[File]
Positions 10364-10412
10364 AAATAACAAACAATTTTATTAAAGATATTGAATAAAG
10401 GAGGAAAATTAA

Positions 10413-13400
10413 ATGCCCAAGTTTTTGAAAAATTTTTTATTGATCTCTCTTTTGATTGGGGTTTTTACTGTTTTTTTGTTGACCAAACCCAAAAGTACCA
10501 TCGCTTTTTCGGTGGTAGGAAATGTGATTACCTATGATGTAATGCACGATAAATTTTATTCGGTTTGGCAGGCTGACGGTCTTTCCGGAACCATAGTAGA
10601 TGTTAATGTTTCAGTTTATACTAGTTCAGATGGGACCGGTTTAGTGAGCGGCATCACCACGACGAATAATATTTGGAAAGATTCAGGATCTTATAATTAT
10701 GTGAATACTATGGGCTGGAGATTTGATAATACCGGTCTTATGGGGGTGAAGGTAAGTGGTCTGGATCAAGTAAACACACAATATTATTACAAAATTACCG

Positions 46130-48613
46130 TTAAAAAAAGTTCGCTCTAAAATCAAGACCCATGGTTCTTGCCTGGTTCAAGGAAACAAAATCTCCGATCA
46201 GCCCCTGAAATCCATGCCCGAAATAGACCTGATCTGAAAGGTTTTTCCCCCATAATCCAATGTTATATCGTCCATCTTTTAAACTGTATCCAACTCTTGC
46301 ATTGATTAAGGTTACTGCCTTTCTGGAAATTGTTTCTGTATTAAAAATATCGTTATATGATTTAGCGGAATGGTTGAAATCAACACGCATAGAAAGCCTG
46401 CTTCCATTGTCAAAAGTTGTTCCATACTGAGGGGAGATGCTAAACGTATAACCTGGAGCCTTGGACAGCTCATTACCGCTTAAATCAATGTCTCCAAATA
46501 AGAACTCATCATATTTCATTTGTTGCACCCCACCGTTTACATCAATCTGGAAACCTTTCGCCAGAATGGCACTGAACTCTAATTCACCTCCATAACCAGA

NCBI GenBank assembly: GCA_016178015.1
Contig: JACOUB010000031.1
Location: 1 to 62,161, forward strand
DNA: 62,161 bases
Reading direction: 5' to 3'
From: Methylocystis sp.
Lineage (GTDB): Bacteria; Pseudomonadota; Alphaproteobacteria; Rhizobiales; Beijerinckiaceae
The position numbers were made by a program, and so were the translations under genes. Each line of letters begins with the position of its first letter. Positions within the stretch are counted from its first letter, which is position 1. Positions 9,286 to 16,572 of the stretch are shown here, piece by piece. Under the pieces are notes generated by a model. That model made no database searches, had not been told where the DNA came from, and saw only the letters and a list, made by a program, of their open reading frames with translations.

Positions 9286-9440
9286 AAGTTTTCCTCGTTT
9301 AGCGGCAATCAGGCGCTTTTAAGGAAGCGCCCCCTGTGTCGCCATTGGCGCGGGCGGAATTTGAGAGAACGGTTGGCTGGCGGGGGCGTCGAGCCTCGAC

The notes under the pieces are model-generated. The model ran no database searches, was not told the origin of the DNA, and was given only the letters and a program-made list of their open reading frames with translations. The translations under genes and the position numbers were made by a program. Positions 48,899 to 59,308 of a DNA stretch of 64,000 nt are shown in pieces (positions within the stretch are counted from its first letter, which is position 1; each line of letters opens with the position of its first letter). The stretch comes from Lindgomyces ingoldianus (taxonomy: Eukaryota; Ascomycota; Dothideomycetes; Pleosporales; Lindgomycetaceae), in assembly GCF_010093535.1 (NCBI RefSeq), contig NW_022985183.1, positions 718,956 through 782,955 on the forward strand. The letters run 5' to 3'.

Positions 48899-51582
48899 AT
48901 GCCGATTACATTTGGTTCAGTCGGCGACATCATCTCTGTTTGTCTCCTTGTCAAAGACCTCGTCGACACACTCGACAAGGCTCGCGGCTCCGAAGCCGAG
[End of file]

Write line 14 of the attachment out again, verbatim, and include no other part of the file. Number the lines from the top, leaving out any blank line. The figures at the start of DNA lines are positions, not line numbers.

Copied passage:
46501 AGAACTCATCATATTTCATTTGTTGCACCCCACCGTTTACATCAATCTGGAAACCTTTCGCCAGAATGGCACTGAACTCTAATTCACCTCCATAACCAGA